Britain’s problem with diplomacy
At the UN Britain has denounced the Russian veto of a resolution proposed by France on Syria as “the cynical abuse of the privileges and responsibilities of a permanent member of the UN Security Council”. 
The French resolution was quite simple. Given that the US can’t separate its ‘moderate rebels’ from Al-Qaeda then the Syrian government and Russia should stop bombing at all in Aleppo.
On the face of it then it appears that in their desperation to keep Aleppo from ‘falling’ to the legitimate government of Syria the West, including the UK, is willing to openly align themselves with Al-Qaeda. At the very least this is a complete reversal of the policy agreed between Russia and America to work towards a ceasefire between the Syrian government and ‘moderate rebels’ while agreeing that everyone can go after Al-Qaeda and ISIS. At the same time as they reverse their policy – an admission that they failed (to separate ‘moderate rebels’ from Al-Qaeda) – they continue to try to heap blame on Russia. Their manoeuvres are clear for all to see.
The new line is that there are only a ‘few hundred’ Al-Qaeda fighters amongst the ‘moderate rebels’ in Eastern Aleppo. So there is no excuse for Russia to be bombing.  But if that were really true surely the US would have been able to separate off their thousands of ‘moderate rebels’ from these “few hundred”? Obviously it is not true. The US is yet again lying at the Security Council.
Despite all this Russia continues to look for a diplomatic solution on Syria. The Russian side proposed a resolution, based in part on a UN proposal, for Al-Qaeda to leave Aleppo with their weapons. The Western nations of course vetoed that.
What the British representative fails to understand is that diplomacy is a two-way street. Bellowing “Stop Now” at foreigners  is so old-school. The idea of the UN is to bring all nations together to discuss world problems and try to resolve them. Simply ordering the foreigners to do what you want is passé.
And Churkin is right of course when he comments that Britain is supporting a “motely horde” (всякий сброд). A literal translation might be “any old riff-raff”. The UK is supporting the Free Syrian army – a disparate set of independent outfits many or most of which have now merged with much more right-wing Islamist groups.  The UK has sent “non-lethal” military aid.  And is involved in an intelligence operation based out of Jordan.  If anyone needs to “stop now” it is Britain.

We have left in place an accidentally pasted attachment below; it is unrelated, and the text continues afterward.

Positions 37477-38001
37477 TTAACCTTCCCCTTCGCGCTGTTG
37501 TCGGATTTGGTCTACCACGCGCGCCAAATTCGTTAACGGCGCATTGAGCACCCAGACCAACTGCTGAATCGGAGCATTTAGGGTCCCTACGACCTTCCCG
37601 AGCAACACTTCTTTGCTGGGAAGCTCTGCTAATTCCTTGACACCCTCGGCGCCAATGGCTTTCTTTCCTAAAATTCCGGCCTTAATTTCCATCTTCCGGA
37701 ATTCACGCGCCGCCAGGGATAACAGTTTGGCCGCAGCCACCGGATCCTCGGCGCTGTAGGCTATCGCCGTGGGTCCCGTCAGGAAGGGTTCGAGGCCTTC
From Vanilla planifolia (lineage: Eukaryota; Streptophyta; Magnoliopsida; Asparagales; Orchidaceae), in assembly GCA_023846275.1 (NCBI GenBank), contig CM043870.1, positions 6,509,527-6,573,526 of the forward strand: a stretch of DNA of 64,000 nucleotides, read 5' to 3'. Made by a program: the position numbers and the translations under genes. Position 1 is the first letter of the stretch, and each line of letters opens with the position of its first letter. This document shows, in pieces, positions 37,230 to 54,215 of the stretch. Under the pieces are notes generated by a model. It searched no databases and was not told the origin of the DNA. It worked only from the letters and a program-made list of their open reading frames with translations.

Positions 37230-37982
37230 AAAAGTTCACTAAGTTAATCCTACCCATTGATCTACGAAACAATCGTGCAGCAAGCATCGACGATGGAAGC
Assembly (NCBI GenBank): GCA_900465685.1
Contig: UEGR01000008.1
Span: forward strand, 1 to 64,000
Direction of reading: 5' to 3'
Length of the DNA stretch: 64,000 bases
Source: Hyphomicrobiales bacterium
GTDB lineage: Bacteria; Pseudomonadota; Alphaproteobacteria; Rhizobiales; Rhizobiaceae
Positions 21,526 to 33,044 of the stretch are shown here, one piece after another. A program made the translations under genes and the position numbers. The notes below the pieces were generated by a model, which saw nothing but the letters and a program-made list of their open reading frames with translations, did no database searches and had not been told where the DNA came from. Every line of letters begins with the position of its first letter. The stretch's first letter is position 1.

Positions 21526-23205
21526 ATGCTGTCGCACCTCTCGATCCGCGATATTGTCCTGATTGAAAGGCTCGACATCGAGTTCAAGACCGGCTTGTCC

And this is the problem. The US – with its European ‘allies’ in tow – insists only on its own interests. It seems the US cannot conceive of a balance of interests, of negotiation. If it comes into conflict with another party whose interests differ the US does not try to negotiate. Rather they dirty the name of the other country, impose sanctions, and, if the country is small enough use their military power to smash it back to the Stone Age. There is simply no concept of negotiation and meeting half-way. Their own interests and values are equated with world interests and values and they cannot accept that this is not the case. The driver for this is probably a ‘winner takes all’ attitude of American business.
Speaking to Russian media the Russian Foreign Minister sums it up quite well.  Larvov comments that Washington tries to arrange matters only in terms of their own interest. He explains that the level of aggressive rhetoric has escalated to aggressive steps which effects the security of Russia. He continues, saying that when John Kerry was appointed Secretary of State he and Lavrov agreed to talk in a grown-up way without childless resentments – but, in fact, this is all that they (Russia) receive.
It is a measure of the complete break-down in relations that Lavrov should feel he has to make such public comments – remarks which would be inconceivable in the context of normal diplomatic relations.
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